PCI Slot Scanning Order

In systems with multiple BusLogic PCI Host Adapters, the order in which the PCI slots are scanned may appear reversed with the BT-948/958/958D as compared to the BT-946C/956C/956CD. For booting from a SCSI disk to work correctly, it is necessary that the host adapter’s BIOS and the kernel agree on which disk is the boot device, which requires that they recognize the PCI host adapters in the same order. The motherboard’s PCI BIOS provides a standard way of enumerating the PCI host adapters, which is used by the Linux kernel. Some PCI BIOS implementations enumerate the PCI slots in order of increasing bus number and device number, while others do so in the opposite direction.

Unfortunately, Microsoft decided that Windows 95 would always enumerate the PCI slots in order of increasing bus number and device number regardless of the PCI BIOS enumeration, and requires that their scheme be supported by the host adapter’s BIOS to receive Windows 95 certification. Therefore, the factory default settings of the BT-948/958/958D enumerate the host adapters by increasing bus number and device number. To disable this feature, invoke the AutoSCSI utility via Ctrl-B at system startup and select “Adapter Configuration”, “View/Modify Configuration”, press Ctrl-F10, and then change the “Use Bus And Device # For PCI Scanning Seq.” option to OFF.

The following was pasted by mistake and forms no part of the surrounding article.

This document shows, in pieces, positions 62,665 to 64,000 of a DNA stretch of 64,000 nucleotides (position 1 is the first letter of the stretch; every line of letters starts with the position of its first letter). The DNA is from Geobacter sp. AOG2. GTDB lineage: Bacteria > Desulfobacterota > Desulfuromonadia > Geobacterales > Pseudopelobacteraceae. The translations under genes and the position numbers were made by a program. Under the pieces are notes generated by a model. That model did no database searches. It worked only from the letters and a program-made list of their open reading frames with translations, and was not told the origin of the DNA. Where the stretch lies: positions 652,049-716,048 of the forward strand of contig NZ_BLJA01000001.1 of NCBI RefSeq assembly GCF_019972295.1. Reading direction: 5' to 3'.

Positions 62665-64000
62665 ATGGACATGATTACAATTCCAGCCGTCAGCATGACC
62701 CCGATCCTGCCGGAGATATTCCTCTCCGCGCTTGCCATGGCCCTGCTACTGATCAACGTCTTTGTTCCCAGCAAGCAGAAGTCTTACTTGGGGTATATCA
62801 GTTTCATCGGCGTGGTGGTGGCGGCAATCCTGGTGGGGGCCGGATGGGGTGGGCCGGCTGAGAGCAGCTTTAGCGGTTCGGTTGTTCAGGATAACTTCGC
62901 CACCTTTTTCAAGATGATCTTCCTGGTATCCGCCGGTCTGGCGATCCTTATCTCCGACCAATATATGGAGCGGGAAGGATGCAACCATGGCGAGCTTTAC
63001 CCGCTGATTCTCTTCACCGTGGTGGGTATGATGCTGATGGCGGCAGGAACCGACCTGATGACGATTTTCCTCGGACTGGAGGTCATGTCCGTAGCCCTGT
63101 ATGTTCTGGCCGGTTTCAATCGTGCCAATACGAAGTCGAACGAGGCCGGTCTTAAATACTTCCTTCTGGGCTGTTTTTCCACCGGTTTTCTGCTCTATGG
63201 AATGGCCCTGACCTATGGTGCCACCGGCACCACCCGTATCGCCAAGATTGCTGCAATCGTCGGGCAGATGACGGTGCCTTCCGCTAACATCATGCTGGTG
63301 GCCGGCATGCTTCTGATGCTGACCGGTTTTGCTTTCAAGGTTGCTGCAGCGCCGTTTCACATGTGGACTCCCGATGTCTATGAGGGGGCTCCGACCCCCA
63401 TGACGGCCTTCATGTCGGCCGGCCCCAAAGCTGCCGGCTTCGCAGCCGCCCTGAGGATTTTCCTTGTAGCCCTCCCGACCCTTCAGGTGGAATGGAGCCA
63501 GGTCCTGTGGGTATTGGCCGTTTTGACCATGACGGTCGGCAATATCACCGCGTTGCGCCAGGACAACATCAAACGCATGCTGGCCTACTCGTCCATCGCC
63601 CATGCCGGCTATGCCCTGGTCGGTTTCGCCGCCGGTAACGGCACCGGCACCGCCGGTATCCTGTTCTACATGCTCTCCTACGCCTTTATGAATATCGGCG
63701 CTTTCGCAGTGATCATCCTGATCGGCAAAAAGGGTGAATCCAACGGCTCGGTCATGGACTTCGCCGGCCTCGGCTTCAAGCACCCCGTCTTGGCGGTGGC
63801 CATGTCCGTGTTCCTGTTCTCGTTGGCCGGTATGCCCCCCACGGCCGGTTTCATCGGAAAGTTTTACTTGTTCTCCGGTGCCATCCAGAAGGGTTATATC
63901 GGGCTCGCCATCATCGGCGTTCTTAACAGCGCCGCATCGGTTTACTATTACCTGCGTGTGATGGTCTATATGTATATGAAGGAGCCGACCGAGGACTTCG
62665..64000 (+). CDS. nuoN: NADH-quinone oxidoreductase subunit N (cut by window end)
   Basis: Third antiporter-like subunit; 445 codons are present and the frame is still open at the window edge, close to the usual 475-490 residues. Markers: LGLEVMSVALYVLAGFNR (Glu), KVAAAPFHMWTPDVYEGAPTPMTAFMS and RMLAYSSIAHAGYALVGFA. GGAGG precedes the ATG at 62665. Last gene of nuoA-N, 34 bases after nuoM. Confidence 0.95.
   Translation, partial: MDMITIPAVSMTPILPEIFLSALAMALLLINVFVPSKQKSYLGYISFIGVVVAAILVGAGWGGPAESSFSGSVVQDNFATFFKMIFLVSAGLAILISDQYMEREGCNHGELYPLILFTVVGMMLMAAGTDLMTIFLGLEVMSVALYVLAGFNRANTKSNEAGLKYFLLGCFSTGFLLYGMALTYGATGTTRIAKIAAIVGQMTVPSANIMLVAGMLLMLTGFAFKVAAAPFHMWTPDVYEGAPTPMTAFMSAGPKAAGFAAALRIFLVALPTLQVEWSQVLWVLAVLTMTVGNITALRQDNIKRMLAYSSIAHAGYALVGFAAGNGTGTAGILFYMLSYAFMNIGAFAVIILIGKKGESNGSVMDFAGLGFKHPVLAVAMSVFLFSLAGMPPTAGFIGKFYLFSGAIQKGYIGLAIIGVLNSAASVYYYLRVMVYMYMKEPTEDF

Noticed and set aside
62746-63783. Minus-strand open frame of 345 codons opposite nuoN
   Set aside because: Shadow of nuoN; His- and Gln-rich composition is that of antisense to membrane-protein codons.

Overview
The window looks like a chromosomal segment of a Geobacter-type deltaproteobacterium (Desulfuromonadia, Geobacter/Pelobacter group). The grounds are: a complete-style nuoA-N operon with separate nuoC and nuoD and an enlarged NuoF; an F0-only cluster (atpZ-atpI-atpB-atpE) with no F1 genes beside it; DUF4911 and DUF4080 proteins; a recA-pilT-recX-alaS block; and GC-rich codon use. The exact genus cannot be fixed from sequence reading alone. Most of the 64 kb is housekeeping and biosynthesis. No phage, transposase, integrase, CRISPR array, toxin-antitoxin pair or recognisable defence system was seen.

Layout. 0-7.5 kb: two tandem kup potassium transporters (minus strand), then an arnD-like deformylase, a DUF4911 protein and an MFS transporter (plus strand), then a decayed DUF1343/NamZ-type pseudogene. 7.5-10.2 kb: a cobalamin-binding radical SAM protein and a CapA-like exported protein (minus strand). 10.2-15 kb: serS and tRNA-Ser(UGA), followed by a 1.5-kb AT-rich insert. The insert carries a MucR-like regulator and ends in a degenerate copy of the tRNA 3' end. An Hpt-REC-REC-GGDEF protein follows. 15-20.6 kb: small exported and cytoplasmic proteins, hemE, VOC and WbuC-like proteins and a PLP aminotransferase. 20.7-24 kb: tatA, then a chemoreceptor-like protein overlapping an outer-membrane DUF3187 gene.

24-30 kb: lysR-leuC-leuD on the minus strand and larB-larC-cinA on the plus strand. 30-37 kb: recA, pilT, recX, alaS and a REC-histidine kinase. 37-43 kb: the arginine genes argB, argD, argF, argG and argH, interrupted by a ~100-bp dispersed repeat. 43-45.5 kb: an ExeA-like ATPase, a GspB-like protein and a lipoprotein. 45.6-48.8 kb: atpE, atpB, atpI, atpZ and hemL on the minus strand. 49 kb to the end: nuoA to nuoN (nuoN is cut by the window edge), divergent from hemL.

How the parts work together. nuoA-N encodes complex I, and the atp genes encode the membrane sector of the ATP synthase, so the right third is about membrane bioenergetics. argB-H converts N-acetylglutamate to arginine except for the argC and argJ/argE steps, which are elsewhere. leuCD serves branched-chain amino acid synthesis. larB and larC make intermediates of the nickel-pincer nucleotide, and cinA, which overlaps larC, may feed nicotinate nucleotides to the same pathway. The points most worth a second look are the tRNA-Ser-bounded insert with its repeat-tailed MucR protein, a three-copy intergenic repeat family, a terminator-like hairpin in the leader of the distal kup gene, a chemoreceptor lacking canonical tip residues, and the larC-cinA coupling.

This driver will interrogate the setting of the PCI Scanning Sequence option so as to recognize the host adapters in the same order as they are enumerated by the host adapter’s BIOS.

Enabling UltraSCSI Transfers

The BT-948/958/958D ship with their configuration set to “Factory Default” settings that are conservative and do not allow for UltraSCSI speed to be negotiated. This results in fewer problems when these host adapters are installed in systems with cabling or termination that is not sufficient for UltraSCSI operation, or where existing SCSI devices do not properly respond to synchronous transfer negotiation for UltraSCSI speed. AutoSCSI may be used to load “Optimum Performance” settings which allow UltraSCSI speed to be negotiated with all devices, or UltraSCSI speed can be enabled on an individual basis. It is recommended that SCAM be manually disabled after the “Optimum Performance” settings are loaded.

Driver Options

BusLogic Driver Options may be specified either via the Linux Kernel Command Line or via the Loadable Kernel Module Installation Facility. Driver Options for multiple host adapters may be specified either by separating the option strings by a semicolon, or by specifying multiple “BusLogic=” strings on the command line. Individual option specifications for a single host adapter are separated by commas. The Probing and Debugging Options apply to all host adapters whereas the remaining options apply individually only to the selected host adapter.

The BusLogic Driver Probing Options comprise the following:

NoProbe

The “NoProbe” option disables all probing and therefore no BusLogic Host Adapters will be detected.

NoProbePCI

The “NoProbePCI” options disables the interrogation of PCI Configuration Space and therefore only ISA Multimaster Host Adapters will be detected, as well as PCI Multimaster Host Adapters that have their ISA Compatible I/O Port set to “Primary” or “Alternate”.

NoSortPCI

The “NoSortPCI” option forces PCI MultiMaster Host Adapters to be enumerated in the order provided by the PCI BIOS, ignoring any setting of the AutoSCSI “Use Bus And Device # For PCI Scanning Seq.” option.